Second Mellon Grant Funds Work With
African National Congress Archives
By Allison Thompson
The Andrew W. Mellon Foundation has awarded a three-year, $700,000 grant to the University of Connecticut-African National Congress Partnership to support preservation of and access to the archives of the South African liberation organization. Funds from the Mellon grant, which was awarded in December, will be used to organize the ANC's extensive archive.
The grant is the second the Partnership has received from the Mellon Foundation, which gave a $665,000 grant in June 2000. The Partnership, which includes oral history, archival and comparative human rights components, promotes international understanding and cooperation between South Africa and the United States. The initial Mellon grant supported an oral history program to record interviews with ANC leaders and party members and a planning grant for the archives project.
"The work of the African National Congress represents one of history's most extraordinary human rights achievements," says President Philip E. Austin. "The University is honored to collaborate with the ANC in this archival project, and the Mellon Foundation grant provides invaluable assistance to our joint effort to preserve vital historical materials for future generations."
Amii Omara-Otunnu, UNESCO Chair in Comparative Human Rights and executive director of the UConn-ANC Partnership, says "the grant will enable the University of Connecticut and the African National Congress to realize a common, shared vision - preserving historical materials that shed light on the struggles for human rights and suggest strategies for peaceful resolution of conflicts around the world."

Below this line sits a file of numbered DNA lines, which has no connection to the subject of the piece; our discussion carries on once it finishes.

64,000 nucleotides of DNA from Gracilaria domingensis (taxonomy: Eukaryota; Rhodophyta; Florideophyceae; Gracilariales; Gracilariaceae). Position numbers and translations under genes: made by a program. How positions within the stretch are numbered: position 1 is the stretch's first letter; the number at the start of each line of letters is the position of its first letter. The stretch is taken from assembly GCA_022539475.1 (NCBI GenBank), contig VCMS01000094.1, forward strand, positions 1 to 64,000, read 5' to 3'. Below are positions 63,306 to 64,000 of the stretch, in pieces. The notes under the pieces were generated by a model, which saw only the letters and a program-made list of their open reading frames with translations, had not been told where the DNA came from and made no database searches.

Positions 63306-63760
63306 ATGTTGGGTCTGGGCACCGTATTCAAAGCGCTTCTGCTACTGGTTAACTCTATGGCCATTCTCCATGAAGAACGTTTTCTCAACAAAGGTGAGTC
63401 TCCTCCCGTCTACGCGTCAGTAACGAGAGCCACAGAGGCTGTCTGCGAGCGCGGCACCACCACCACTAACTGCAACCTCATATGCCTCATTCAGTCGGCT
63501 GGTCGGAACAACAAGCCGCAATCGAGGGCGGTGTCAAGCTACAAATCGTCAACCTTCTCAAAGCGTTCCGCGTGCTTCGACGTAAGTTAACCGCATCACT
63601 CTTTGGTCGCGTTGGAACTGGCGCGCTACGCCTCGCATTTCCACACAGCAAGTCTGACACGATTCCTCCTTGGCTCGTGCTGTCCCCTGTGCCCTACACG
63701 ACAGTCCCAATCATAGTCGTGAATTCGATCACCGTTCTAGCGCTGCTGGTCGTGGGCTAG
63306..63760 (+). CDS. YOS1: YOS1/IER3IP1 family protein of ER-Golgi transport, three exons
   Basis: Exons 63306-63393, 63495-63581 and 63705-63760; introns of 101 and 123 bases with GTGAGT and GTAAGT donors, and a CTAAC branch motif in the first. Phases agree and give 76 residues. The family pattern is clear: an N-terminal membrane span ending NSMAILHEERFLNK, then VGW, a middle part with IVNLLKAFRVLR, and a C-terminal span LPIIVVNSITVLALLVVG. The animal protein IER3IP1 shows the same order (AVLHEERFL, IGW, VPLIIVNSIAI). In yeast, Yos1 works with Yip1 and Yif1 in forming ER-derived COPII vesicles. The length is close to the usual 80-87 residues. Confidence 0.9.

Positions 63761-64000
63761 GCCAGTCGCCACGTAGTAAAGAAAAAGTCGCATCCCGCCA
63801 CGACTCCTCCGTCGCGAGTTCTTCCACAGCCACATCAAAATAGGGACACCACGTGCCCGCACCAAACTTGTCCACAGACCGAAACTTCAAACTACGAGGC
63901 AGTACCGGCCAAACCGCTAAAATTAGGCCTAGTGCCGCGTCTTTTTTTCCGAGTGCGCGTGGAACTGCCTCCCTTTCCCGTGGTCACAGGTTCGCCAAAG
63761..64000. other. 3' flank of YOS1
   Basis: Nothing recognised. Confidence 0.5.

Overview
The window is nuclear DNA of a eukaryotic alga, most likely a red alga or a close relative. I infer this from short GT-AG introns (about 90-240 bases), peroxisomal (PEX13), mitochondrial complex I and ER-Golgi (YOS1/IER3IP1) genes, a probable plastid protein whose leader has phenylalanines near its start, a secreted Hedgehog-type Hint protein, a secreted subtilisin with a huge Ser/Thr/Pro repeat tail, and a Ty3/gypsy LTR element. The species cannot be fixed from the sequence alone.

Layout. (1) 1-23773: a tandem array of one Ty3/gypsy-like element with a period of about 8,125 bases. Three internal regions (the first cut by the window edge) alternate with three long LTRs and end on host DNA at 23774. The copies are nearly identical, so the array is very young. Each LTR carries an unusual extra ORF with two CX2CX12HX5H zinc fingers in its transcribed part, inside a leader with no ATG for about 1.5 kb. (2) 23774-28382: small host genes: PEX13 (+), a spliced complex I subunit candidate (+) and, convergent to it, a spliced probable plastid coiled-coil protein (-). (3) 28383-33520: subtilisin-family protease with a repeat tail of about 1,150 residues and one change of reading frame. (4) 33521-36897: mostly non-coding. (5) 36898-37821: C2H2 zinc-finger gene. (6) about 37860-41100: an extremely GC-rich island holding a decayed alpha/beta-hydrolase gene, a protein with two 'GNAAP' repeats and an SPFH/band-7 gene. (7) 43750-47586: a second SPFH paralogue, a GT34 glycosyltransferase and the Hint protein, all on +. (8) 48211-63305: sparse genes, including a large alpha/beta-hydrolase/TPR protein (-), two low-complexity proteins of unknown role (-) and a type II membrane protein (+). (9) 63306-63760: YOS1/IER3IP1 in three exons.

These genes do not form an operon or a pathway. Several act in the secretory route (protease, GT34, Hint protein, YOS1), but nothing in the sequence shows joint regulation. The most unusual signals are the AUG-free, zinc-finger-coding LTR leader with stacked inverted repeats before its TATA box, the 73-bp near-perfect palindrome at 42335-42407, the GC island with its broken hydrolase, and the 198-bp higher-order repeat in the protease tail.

Founded in 1912, the ANC was the leading organization in the struggle to end apartheid. Now the ruling political party in South Africa, the ANC has long been a source of inspiration in situations of political and racial conflict.
Because of its work to end discrimination, the ANC was banned by the apartheid government and much of its work was conducted outside of South Africa. As a result, ANC documents were scattered in more than 30 countries.
The ANC archives encompass correspondence between party leaders, minutes of committee meetings, and financial records, including information regarding the efforts to develop support outside Africa to bring international pressure to bear against apartheid. Among the documents are papers of individual leaders.
Under the terms of the Partnership, the University of Connecticut will be the official North American repository of ANC archival materials, to be housed in the Thomas J. Dodd Research Center. The University will provide technical assistance for the archival work and will manage the Mellon grant funds. The work will be conducted primarily in South Africa, however, in a collaboration between UConn, the ANC, and the University of Fort Hare.
Part of the grant money will be used to hire up to 10 additional staff members in South Africa who will organize, catalog and preserve ANC archival material at the ANC Archives in Johannesburg and at the University of Fort Hare in Alice, the repository of the processed archival materials. Funds will also go toward purchasing supplies and equipment needed to ensure the long-term preservation of those materials. In addition, staff will begin selecting documents that will be posted on a joint website run by the three partners.
UConn will use part of the grant money to hire a staff member for the Partnership's archival project, who will work with Tom Wilsted, director of the Thomas J. Dodd Research Center, who is also director of the Partnership's archive project. That person will seek out ANC-related material in North America that will be returned to South Africa or copied for the ANC Archives.
"Thanks to generous support from the Mellon Foundation, we have made significant progress during the past six months," says Wilsted. "We are very pleased to have a major grant that will help us work with the ANC to preserve this important and unique material and help make it accessible to researchers."